The National Child Trauma Workforce Institute at Hunter College’s Silberman School of Social Work focuses on expansion of the trauma-informed workforce. The Institute uses an In Network strategy to disseminate the Core Concepts Curriculum (CCC) for use at CAT II & III sites throughout SAMHSA’s 10 regions. The primary populations served include NCTSN staff trained to facilitate CCC use; and clinical psychology interns, child psychiatry fellows, social workers students, and licensed clinical mental health and marriage and family counseling students, whom trained staff train during their field practicums at their sites using the CCC. Our primary services include: advanced and basic CCC Facilitation “Colleges”, and post-training consultation and implementation support to insure effective use of new CCC skills. Adoption of this network resource increases conceptual trauma knowledge and enhances the clinical reasoning and case formulation skills for existing staff and new staff, and the staff at partner agencies. The CCC has three main elements: a conceptual framework based on “Twelve Core Concepts” for understanding traumatic stress reactions in children and families from the child’s perspective; five in-depth case studies that convey the developmental impact of cumulative trauma exposure in children; and use of Problem Based Learning (PBL) facilitation to engage participants in a highly inter-active learning process. The Institute’s Beyond the Network strategy includes CCC dissemination for Post Masters CEU training; creation of new cases and competency based evaluation tools.
This listing of NCTSN members includes current grantees as well as NCTSN Affiliates, former grantees who have maintained their ties to the Network.
Hunter College Schools of Social Work
Igelman, Robyn, PhD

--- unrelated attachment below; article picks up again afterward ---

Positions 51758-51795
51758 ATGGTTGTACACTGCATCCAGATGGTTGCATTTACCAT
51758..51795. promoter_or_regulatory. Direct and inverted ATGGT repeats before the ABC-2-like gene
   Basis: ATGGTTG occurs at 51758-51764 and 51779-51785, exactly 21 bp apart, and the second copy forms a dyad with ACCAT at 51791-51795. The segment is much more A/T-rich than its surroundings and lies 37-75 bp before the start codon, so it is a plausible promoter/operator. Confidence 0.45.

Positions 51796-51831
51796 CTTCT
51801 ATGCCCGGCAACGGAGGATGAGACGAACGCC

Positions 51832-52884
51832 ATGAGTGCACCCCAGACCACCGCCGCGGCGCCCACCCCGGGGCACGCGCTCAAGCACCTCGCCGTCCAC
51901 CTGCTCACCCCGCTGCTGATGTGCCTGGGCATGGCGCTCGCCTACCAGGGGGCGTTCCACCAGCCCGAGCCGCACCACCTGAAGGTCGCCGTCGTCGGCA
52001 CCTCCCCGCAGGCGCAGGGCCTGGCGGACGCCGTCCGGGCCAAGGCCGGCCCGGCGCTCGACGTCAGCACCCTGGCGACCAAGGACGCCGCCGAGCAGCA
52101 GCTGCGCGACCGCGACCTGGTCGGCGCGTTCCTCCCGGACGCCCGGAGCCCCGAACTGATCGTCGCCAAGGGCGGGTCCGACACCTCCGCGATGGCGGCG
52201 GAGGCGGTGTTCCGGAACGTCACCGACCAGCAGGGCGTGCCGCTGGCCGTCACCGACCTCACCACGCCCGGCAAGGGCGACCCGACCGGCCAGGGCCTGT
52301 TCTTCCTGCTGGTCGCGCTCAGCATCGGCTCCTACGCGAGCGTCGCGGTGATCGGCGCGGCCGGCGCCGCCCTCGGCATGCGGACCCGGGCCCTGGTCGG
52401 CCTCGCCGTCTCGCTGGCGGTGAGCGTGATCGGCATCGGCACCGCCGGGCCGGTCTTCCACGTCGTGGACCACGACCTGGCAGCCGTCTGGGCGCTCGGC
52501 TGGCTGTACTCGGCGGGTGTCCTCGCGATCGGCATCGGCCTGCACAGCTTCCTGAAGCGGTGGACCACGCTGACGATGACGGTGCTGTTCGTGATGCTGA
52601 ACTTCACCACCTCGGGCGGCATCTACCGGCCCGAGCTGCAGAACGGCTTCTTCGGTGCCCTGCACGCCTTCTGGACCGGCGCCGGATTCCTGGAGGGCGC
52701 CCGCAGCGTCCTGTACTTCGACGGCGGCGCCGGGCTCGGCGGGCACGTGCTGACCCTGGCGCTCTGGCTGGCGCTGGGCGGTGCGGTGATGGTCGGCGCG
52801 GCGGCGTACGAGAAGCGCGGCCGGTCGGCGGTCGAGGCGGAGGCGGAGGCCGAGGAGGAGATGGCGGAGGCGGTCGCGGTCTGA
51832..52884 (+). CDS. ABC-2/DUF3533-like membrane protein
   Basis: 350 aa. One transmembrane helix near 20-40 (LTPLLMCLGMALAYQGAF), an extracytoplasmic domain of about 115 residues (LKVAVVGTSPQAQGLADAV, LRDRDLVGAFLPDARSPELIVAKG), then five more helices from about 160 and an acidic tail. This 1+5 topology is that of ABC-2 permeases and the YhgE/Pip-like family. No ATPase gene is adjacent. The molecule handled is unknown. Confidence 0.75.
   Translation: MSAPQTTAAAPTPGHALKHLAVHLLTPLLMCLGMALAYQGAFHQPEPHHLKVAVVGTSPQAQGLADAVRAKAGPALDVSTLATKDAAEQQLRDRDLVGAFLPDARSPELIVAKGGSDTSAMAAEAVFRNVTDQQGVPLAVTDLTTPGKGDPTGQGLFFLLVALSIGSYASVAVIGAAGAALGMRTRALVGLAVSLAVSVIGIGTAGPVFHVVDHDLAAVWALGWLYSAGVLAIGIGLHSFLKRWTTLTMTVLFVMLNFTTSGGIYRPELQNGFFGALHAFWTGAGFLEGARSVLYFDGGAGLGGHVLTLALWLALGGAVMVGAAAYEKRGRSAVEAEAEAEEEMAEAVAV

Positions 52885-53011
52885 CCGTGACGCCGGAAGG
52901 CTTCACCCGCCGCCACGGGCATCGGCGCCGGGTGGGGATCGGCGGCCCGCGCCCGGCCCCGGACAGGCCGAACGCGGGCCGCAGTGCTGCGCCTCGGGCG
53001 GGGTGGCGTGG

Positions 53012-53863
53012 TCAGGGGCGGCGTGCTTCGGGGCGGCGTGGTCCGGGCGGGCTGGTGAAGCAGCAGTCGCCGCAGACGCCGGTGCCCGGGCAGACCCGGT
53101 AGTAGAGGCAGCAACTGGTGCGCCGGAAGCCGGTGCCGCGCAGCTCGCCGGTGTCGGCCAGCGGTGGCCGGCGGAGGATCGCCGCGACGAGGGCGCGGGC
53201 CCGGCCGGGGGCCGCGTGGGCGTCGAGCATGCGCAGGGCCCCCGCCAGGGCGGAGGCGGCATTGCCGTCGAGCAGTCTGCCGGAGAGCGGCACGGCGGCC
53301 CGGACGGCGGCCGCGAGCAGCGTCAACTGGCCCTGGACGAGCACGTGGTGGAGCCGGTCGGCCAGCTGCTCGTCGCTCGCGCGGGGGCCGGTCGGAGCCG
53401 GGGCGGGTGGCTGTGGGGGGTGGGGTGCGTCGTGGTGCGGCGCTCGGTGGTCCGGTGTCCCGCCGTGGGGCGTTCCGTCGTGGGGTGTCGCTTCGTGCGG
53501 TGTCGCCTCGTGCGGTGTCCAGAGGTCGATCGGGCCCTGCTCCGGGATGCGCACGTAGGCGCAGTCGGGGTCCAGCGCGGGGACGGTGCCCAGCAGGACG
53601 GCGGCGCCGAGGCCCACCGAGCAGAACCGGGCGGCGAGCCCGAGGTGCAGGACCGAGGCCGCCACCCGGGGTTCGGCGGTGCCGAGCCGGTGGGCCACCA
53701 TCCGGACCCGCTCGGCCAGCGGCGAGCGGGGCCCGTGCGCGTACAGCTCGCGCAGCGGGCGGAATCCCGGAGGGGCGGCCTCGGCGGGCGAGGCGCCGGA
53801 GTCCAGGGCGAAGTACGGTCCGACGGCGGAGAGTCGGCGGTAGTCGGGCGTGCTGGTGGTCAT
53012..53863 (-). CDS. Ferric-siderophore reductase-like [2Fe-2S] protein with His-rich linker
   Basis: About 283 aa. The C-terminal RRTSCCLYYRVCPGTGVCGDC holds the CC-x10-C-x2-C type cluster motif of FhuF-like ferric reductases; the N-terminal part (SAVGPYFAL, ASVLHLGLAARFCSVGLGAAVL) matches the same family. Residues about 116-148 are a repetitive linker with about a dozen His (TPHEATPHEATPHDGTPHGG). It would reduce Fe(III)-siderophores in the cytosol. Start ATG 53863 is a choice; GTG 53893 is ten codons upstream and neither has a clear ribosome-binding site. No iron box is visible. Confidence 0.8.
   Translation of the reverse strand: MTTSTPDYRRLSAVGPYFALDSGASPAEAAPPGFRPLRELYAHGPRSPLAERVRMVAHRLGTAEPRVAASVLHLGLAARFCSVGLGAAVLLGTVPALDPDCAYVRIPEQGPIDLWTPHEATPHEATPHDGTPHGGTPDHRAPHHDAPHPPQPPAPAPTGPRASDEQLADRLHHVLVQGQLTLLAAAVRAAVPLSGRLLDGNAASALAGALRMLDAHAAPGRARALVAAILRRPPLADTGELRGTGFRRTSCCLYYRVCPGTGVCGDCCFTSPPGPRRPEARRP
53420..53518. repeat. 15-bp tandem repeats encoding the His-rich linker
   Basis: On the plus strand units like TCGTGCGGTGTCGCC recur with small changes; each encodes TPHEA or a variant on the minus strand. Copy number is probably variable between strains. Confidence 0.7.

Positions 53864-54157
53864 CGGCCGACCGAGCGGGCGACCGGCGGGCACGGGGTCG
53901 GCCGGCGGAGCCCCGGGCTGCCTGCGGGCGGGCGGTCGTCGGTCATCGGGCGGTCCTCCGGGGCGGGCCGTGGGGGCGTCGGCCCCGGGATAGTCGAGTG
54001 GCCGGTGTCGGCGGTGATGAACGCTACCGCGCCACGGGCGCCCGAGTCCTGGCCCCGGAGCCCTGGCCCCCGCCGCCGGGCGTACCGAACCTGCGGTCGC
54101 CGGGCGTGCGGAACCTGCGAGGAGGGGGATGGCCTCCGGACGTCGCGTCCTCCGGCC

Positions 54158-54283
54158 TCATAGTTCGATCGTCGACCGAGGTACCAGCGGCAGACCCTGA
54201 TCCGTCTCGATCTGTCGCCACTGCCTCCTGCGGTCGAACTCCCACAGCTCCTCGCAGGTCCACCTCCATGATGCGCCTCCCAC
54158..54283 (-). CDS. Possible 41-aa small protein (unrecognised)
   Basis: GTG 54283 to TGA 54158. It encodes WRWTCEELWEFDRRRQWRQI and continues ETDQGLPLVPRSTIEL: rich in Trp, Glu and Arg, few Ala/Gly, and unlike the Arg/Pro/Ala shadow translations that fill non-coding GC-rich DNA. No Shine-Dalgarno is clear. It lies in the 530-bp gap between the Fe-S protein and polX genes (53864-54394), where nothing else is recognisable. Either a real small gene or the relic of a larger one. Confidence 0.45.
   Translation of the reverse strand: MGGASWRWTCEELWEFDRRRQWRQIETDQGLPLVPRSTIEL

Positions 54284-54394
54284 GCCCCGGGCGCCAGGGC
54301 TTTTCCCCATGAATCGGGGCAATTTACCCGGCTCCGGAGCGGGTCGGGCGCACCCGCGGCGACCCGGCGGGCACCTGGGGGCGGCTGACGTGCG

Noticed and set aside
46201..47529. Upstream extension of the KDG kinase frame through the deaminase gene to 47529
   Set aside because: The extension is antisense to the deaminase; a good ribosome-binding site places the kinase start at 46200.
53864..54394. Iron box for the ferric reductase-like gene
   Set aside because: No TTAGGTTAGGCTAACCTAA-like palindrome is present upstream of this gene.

Robyn Igelman has been the treatment outcome coordinator with the Chadwick Center for Children and Families at Rady Children's Hospital in San Diego. She now works within the Developmental Services Department as the regional coordinator for First 5 Healthy Development Services in the North Coastal regions of San Diego county. She remains active with NCTSN activities focused on partnering with youth and families and the zero to six population.
Institute for Health and Recovery, Building Resilience through Intervention: Growing Healthier Together II
Building Resilience through Intervention: Growing Healthier Together (BRIGHT III) is a collaboration between the Institute for Health and Recovery (IHR), Stanley Street Treatment and Resources (SSTAR), and Boston University (BU). The project addresses traumatic stress in children, aged 0–6, and their parents who are in recovery from substance use and co-occurring disorders using Child-Parent Psychotherapy (CPP), the Nurturing Program for Families in Substance Abuse Treatment (NP) and Recovery, and Attachment, Regulation, and Competency (ARC). Services are provided at SSTAR in Fall River, MA and SSTARbirth in Cranston, RI.
Jaco Plucker, JoAnn
JoAnn Jaco Plucker was project director for the National Children's Advocacy Center's NCTSN project in Huntsville, Alabama. She is now a private consultant and grant writer.
Jewish Board of Family and Children's Services